USA v. Gary Robinson, No. 16-40274 (5th Cir. 2016)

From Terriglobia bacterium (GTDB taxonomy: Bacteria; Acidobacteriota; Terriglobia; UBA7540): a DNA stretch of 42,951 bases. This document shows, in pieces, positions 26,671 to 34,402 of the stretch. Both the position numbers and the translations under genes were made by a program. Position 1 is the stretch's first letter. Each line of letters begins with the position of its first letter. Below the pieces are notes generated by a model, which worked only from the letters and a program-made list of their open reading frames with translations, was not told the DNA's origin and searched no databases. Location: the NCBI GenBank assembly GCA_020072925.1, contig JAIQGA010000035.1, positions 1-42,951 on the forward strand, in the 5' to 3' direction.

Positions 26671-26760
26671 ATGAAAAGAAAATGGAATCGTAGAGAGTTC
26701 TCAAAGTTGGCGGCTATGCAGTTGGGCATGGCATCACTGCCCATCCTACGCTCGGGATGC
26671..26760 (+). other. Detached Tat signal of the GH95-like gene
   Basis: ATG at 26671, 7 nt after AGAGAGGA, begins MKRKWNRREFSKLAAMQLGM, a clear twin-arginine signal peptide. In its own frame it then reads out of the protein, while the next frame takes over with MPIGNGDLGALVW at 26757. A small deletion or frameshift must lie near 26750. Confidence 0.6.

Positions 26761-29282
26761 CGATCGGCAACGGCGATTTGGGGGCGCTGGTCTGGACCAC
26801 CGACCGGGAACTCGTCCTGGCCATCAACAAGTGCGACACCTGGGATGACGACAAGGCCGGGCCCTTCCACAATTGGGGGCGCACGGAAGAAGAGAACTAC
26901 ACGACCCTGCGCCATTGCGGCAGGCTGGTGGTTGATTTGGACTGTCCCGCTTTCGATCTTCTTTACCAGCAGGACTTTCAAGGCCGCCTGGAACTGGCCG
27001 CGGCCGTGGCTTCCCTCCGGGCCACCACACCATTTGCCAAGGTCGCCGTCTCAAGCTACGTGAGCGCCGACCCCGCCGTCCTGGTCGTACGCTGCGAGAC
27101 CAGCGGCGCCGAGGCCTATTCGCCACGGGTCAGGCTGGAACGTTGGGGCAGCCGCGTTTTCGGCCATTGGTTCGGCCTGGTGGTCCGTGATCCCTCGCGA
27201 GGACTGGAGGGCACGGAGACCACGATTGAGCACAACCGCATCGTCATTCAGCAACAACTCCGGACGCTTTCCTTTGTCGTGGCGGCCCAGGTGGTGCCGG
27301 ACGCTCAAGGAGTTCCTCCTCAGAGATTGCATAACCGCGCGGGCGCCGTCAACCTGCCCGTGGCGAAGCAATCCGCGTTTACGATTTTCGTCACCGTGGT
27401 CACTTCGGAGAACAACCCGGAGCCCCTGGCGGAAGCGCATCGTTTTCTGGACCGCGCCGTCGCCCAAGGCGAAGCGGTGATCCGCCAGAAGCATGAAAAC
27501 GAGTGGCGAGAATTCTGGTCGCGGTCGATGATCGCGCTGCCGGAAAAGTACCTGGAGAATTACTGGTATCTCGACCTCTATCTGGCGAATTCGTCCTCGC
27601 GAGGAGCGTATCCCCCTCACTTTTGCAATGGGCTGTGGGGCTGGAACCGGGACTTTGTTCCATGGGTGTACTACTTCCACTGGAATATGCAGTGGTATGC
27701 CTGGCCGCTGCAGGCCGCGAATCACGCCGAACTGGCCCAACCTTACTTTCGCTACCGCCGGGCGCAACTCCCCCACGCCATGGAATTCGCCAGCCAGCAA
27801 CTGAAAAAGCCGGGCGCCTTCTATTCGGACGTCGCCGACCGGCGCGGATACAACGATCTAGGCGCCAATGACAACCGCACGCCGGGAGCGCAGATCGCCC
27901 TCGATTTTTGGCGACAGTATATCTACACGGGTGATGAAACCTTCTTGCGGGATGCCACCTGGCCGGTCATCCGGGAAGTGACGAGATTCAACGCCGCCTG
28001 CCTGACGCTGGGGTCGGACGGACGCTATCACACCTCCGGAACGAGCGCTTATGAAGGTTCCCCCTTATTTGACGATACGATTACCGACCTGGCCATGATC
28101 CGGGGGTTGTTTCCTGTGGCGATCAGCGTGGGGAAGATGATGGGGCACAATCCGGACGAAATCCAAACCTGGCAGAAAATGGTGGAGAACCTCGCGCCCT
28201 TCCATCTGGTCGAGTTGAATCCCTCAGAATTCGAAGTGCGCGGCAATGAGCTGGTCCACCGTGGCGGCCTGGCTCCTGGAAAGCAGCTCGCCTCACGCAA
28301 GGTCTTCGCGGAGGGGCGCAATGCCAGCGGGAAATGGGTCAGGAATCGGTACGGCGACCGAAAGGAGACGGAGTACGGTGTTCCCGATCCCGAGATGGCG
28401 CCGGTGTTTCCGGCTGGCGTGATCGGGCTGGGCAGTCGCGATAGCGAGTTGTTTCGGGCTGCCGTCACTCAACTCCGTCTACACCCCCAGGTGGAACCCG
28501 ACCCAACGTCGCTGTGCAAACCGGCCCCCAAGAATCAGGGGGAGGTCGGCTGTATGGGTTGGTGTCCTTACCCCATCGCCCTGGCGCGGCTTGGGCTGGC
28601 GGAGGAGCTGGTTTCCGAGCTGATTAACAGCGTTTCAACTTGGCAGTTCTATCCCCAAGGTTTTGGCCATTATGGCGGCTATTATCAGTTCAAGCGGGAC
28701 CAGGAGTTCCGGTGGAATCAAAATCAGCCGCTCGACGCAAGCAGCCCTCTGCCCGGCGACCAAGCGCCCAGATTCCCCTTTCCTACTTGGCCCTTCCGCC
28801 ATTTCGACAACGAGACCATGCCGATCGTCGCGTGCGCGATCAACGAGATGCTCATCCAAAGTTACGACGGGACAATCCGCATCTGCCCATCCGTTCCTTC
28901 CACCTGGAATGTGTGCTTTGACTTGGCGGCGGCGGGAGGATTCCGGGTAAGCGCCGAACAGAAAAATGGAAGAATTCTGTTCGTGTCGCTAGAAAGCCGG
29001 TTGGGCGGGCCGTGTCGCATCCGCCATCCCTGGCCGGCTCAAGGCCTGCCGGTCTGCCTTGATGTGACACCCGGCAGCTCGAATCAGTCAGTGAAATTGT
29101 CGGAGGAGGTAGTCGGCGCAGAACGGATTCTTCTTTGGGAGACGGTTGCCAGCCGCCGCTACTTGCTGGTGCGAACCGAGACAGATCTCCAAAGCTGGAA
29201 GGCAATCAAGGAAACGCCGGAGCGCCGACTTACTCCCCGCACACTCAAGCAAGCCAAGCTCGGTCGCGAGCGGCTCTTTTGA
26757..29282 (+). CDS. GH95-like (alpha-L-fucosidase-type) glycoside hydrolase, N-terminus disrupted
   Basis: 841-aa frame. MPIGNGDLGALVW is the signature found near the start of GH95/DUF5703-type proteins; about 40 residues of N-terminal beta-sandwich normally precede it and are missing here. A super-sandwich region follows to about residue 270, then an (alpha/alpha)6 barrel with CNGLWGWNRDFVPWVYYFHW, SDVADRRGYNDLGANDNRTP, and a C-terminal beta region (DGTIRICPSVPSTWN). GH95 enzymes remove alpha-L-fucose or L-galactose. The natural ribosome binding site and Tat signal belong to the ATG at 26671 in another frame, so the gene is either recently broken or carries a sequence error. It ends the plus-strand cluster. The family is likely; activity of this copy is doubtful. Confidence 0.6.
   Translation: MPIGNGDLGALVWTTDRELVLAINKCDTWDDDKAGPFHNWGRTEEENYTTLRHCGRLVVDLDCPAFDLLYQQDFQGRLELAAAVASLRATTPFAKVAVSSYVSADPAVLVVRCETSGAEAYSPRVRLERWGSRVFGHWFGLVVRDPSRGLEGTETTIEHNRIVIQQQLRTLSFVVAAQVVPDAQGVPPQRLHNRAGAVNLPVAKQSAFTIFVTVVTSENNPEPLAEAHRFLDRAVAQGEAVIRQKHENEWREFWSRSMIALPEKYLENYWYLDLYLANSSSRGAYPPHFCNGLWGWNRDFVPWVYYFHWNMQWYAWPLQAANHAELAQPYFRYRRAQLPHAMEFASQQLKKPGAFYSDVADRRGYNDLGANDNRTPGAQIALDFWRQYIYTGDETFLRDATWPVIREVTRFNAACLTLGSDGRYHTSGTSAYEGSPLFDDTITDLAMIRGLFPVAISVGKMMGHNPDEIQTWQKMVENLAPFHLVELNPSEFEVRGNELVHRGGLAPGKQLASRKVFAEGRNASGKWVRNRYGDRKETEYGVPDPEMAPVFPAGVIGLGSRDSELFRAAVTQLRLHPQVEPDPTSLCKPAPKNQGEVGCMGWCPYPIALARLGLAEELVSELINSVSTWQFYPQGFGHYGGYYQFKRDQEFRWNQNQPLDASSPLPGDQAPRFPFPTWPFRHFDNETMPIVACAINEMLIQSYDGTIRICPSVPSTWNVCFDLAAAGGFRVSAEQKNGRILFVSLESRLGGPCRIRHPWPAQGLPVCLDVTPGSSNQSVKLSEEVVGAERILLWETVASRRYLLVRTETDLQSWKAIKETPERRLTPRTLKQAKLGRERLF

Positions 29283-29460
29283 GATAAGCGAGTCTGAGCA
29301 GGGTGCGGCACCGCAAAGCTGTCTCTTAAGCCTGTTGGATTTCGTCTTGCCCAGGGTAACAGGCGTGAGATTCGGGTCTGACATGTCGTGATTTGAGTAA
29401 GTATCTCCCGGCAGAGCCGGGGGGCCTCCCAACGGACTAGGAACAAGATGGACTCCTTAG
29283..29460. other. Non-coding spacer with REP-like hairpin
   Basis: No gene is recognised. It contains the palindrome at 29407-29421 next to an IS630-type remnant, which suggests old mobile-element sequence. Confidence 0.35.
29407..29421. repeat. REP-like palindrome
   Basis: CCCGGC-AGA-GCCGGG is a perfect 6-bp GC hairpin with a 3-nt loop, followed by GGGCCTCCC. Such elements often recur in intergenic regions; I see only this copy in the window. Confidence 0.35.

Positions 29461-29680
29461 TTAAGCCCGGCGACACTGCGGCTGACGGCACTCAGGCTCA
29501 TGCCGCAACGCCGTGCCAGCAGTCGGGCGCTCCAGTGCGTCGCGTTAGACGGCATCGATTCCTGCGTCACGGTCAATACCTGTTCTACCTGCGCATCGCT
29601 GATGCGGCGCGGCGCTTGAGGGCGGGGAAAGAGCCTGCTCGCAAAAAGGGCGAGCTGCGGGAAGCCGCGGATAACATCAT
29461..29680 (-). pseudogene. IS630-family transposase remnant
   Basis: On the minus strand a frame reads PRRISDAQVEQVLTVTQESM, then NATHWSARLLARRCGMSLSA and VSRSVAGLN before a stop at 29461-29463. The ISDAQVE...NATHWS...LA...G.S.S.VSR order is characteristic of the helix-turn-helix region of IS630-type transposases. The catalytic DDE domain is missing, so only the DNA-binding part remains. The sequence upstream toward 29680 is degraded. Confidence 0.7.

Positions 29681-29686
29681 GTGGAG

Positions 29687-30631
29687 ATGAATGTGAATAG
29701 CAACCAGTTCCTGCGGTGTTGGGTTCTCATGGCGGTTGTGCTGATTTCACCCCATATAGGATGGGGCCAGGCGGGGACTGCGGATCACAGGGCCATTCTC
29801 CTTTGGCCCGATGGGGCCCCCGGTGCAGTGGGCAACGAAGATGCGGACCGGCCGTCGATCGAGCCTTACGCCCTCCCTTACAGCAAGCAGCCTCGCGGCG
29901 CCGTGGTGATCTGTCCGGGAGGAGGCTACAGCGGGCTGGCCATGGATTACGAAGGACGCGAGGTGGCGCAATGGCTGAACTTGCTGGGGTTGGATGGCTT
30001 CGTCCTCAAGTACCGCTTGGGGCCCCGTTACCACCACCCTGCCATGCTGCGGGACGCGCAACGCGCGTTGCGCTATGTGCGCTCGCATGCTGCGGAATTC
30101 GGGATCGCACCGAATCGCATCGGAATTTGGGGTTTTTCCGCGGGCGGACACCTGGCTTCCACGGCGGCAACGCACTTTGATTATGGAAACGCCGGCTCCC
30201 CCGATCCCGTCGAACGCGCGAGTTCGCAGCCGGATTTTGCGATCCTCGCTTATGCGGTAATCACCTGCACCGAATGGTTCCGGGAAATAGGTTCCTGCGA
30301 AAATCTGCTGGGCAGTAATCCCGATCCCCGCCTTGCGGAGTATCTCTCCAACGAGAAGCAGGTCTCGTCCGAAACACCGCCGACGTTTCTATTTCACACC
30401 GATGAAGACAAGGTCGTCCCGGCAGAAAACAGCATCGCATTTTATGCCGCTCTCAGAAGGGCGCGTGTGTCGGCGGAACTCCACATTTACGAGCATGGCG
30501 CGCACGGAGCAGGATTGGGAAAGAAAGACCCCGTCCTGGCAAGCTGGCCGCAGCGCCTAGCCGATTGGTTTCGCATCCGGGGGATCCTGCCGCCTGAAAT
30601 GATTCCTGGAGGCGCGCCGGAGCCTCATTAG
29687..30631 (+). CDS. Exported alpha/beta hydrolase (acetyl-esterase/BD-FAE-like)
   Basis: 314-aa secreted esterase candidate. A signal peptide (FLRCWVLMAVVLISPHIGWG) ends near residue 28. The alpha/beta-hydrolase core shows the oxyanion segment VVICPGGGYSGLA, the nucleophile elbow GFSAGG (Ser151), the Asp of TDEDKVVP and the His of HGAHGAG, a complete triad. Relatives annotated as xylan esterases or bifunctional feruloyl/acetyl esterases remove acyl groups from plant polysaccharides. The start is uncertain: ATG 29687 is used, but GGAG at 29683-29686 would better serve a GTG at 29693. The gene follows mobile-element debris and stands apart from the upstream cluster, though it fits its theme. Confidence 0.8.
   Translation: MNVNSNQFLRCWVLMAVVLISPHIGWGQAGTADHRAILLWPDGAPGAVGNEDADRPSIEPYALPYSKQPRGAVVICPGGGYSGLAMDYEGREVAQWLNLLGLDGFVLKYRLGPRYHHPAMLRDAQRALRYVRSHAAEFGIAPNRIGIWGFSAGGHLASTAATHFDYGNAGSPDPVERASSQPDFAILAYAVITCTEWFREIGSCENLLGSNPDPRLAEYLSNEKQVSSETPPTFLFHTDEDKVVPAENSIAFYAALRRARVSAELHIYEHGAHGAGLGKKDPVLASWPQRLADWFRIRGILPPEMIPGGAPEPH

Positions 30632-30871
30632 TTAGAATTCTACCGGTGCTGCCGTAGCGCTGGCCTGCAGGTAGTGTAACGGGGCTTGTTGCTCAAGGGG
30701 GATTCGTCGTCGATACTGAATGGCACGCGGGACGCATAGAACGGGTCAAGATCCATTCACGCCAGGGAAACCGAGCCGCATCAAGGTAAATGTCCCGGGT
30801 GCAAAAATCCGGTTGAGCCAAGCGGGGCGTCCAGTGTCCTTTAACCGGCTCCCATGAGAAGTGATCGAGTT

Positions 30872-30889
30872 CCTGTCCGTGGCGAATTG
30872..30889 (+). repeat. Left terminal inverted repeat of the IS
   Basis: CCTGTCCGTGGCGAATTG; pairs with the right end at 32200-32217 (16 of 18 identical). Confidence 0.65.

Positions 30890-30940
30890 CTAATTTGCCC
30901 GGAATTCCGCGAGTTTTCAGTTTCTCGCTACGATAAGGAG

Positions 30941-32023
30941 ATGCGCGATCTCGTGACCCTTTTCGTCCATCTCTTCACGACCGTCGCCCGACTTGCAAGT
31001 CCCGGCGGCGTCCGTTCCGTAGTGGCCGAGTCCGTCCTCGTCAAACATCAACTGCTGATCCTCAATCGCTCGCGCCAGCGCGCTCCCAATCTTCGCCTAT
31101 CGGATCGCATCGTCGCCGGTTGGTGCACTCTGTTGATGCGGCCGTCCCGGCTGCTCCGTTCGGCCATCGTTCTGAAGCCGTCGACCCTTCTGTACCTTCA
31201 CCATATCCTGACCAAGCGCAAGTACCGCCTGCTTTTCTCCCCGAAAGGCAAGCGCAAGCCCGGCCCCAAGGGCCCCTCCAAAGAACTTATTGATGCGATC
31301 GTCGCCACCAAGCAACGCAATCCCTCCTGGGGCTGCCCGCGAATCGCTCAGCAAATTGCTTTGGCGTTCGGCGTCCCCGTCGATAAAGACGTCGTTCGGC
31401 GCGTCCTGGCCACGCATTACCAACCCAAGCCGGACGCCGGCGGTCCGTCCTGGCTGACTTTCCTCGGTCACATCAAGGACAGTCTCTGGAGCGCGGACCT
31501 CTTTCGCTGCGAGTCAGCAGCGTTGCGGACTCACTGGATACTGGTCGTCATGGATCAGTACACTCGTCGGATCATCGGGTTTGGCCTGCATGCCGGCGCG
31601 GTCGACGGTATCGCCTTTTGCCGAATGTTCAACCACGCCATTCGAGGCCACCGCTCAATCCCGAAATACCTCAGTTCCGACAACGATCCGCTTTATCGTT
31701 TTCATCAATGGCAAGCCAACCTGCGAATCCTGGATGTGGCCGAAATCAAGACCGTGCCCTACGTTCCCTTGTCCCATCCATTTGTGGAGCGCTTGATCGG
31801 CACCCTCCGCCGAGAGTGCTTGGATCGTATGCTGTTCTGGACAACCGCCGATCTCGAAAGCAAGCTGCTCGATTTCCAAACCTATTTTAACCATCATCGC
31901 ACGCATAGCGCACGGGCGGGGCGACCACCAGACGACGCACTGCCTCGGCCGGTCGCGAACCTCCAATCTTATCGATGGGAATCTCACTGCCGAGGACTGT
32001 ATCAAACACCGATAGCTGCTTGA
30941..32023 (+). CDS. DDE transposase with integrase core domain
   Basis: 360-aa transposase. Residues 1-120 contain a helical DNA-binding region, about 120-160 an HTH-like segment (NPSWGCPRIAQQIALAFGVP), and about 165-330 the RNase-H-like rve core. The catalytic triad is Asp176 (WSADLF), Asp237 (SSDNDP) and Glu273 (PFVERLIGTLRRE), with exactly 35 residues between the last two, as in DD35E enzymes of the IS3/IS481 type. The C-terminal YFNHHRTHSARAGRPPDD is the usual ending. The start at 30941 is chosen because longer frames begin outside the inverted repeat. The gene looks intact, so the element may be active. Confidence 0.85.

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Case: 16-40274 Document: 00513765489 Page: 1 Date Filed: 11/18/2016 IN THE UNITED STATES COURT OF APPEALS FOR THE FIFTH CIRCUIT No. 16-40274 Summary Calendar United States Court of Appeals Fifth Circuit FILED November 18, 2016 Lyle W. Cayce Clerk UNITED STATES OF AMERICA, Plaintiff-Appellee v. GARY EUGENE ROBINSON, Defendant-Appellant Appeal from the United States District Court for the Eastern District of Texas USDC No. 4:11-CR-235-1 Before KING, DENNIS, and COSTA, Circuit Judges. PER CURIAM: * Gary Eugene Robinson pleaded guilty to failing to register as a sex offender. A special condition of the supervised release that followed his prison term prohibited him from having contact with children “unless supervised by an adult approved by the probation officer.” After the district court found that he violated this and three other conditions, it revoked his supervised release and sentenced Robinson to prison followed by five more years of supervised Pursuant to 5TH CIR. R. 47.5, the court has determined that this opinion should not be published and is not precedent except under the limited circumstances set forth in 5TH CIR. R. 47.5.4. * Case: 16-40274 Document: 00513765489 Page: 2 Date Filed: 11/18/2016 No. 16-40274 release. Robinson now appeals, challenging only the district court’s decision to reimpose the special condition of his supervised release limiting contact with children. Because Robinson did not argue in the district court that delegation to the probation officer of the authority to determine a suitable chaperone violates Article III of the Constitution, we review his first challenge for plain error. See United States v. Bishop, 603 F.3d 279, 280 (5th Cir. 2010); see also United States v. Garcia-Perez, 779 F.3d 278, 281-82 & n.2 (5th Cir. 2015) (“Objections supported below by a given argument cannot preserve a completely different argument on appeal.”). We thus only have discretion to correct any error if Robinson shows that the error is obvious, affected his substantial rights, and seriously affected the fairness and integrity of the district court proceedings. United States v. Bourgeois, 423 F.3d 501, 506 (5th Cir. 2005). “The imposition of a sentence, including the terms and conditions of supervised release, is a core judicial function that cannot be delegated.” United States v. Franklin, ___ F.3d ____, No. 15-20622, 2016 WL 5417371, *2 (5th Cir. September 28, 2016) (internal quotation marks and citation omitted). For example, a district court cannot delegate the “authority to decide whether a defendant will participate in a treatment program.” Id. It can, however, delegate to a probation officer the authority to decide “the details of a condition of supervised release.” Id. (internal quotation marks and citation omitted). We thus found no plain error when a district court delegated to a probation officer the authority “to determine a defendant’s ability to pay for drug treatment.” Bishop, 603 F.3d at 282. We also see no plain error in the district court having the probation officer approve any adult chaperones that would allow Robinson to have contact with children. The district judge made the determination to prohibit 2 Case: 16-40274 Document: 00513765489 Page: 3 Date Filed: 11/18/2016 No. 16-40274 contact with children. The judge then softened that prohibition by allowing such contact when Robinson is supervised by an adult approved by the probation officer. The probation officer’s role in approving such adults looks more like a detail of the supervised release condition. Robinson certainly has pointed to no authority showing an obvious error in having the probation officer perform this limited approval role. Robinson next argues that the standard adopted by the probation officer creates a greater than necessary deprivation of his liberty and violated his right to freedom of association. Because Robinson objected on these grounds in the district court, we review whether imposition of the special condition of supervise release was an abuse of the district court’s discretion. See United States v. Duke, 778 F.3d 392, 398 (5th Cir. 2015). “This court has routinely upheld conditions limiting a defendant’s ability to associate with minors,” particularly when they are limited in scope and duration. Id. at 401, 403. Restricting Robinson from having contact with children “except under the supervision of another adult designated . . . by the probation officer, is not overly broad because the restriction provides no greater deprivation of liberty than is necessary to protect . . . minors.” Rodriguez, 558 F.3d at 418. The district court did not abuse its discretion or plainly err in imposing the special condition of supervised release. Duke, 778 F.3d at 398; Bishop, 603 F.3d at 281. The judgment of the district court is AFFIRMED. 3